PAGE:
- Even if you aren’t full-time ‘on-site’, you will find yourself living in a uniform of walking boots, thermals and waterproofs most of the time
This is on our doorstep. Literally almost literally literally on our doorstep.
It's easy to forget how gorgeous it is come winter when the rain drips through the Living Room window and you can still see your breath in the shower.
- Flytippers, who are much more common that you'd care to think, need to see the business end of a shotgun
- The most important question to learn during a renovation project is: "Do you have a cash price?" but because circumventing VAT-based legal stuff is generally frowned upon by the Government, make sure the words don't leave your mouth unless you're in a soundproofed room by yourself
- When you don't watch UK television for a year (apart from the Moto GP) you realise how mind-numbingly banal most of the shows were anyway, but...
- ...an Amazon Prime subscription is a sanity-saver
- Deep in the countryside, wing mirrors are sacrificial
- Your best 'casual footwear' will be walking boots that you have to run under the outside tap to get the plaster dust off
- Neighbours whose houses you can’t even see are often exceptionally friendly
- If you want to meet said neighbours, owning a dog - or them having a dog - greatly increases those chances. If neither apply, take cake
Back when we had some form of heating in The Lodge
- Blue Tits
Dawn's IKEA bag full of soggy washing can't save her from a trip to the iPhone repair shop courtesy of an untied pair of bootlaces. Again.
- Kevin McCloud is right - every job you do will cost 3.6 times as much and take 73 times longer than you think it will
- You won't be in by Christmas
- Cats are lovely when they're all curled up asleep at 10pm but when they're scratching to be out at 4am only to want back in at 4.05am you'll consider lining them up next to the owls
Having looked at old maps as part of our research, we found an old quarry (1700s-1800s) within the estate boundary which was just a half-hour walk away through the woods.
It took us nearly a year to make the journey but we found a gorgeous 60ft steep-sided horseshoe-shaped scar in the sandstone, beneath which were deep pools inside low caves that we couldn't see the end of.
The best thing about the place isn't that it's almost untouched by latter-day humans (other than a tiny bit of fly-tipping) it's that the sandstone is pinky-red which is exactly the same as that used back home on the outside of the house.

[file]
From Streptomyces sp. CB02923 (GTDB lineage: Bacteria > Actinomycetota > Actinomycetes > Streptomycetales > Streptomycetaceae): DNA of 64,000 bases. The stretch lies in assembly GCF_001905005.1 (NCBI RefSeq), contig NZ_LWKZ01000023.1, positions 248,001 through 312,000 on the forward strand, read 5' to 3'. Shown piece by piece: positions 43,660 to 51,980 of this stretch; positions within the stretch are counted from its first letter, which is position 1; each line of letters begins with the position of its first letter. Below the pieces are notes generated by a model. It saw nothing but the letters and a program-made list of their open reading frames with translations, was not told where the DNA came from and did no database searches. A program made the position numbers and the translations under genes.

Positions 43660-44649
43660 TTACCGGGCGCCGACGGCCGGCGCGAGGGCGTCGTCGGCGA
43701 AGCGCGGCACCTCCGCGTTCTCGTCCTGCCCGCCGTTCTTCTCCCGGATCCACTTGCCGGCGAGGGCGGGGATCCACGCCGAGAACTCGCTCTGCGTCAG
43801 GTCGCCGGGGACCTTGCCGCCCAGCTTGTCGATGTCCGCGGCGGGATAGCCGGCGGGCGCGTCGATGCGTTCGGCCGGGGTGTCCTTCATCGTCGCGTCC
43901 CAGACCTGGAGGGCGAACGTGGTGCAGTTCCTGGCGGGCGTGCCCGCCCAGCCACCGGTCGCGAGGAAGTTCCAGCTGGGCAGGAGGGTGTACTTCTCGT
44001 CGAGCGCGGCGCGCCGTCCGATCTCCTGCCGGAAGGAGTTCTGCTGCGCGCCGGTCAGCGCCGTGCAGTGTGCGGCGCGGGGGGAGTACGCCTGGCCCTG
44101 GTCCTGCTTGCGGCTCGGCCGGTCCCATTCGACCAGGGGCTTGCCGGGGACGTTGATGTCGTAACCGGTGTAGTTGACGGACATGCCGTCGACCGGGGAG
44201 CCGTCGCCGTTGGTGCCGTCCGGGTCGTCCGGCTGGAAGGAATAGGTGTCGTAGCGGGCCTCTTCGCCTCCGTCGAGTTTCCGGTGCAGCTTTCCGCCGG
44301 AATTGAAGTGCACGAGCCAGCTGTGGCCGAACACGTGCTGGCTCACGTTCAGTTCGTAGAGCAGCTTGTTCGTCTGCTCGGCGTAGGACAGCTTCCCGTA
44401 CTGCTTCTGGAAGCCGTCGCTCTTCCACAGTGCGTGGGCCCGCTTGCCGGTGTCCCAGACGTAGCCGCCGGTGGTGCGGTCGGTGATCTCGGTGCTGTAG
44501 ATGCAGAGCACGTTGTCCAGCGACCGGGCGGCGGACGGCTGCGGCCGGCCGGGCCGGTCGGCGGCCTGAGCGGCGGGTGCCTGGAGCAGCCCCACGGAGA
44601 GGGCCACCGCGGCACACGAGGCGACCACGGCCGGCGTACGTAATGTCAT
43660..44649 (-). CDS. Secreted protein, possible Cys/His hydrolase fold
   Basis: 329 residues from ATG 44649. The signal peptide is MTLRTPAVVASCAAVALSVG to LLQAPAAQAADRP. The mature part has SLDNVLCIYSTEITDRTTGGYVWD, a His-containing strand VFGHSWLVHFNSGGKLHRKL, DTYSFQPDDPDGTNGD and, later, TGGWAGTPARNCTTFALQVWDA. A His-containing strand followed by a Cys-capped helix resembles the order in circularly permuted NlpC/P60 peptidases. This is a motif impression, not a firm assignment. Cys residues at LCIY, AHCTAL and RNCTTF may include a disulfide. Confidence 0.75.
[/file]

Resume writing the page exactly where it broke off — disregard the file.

We're now thinking of this quarry as The Lodge's birthplace, which is ace.
- Don't assume that getting hooked up to gas will cost an arm and a leg - check with the National Grid before you buy a million litres of fuel oil for a smelly old boiler that heats neither water nor radiators. It might be much cheaper than you think
- An electric blanket will take the immediate sting out of winter, but…
- …when your other half suggests spending good money on good insulation for the shed that you were only planning on spending the summer in, just agree. You won’t regret it
- Surrounding farmland throws up all manner of new and overwhelmingly-nauseating smells but sometimes, just sometimes, it's you
- This is the final bullet point. On to the photos:
The INCUBATOR MORE sign takes a sinister turn
Just lined up in jars, looking all squidgy and that.
|March 20, 2015|
Total eclipse of the sun over The Lodge.
You can only really tell because of the lens flare towards the bottom right, though.
A few miles away is The Old Post Office, which is in a different village altogether.
Identical in almost every way to The Lodge and also a former Crown Estates property, it had just been bought by John and Jess (who we later made friends with) and was about to be gutted. We reappropriated much of the skipped timber, some of which was used to build the woodshed.
Just two samples of the wallpaper which once tastefully adorned every vertical surface in the Living Room.
After a brief stint as 'OUR BACON REMIT' this is how the garage door
sign has remained ever since.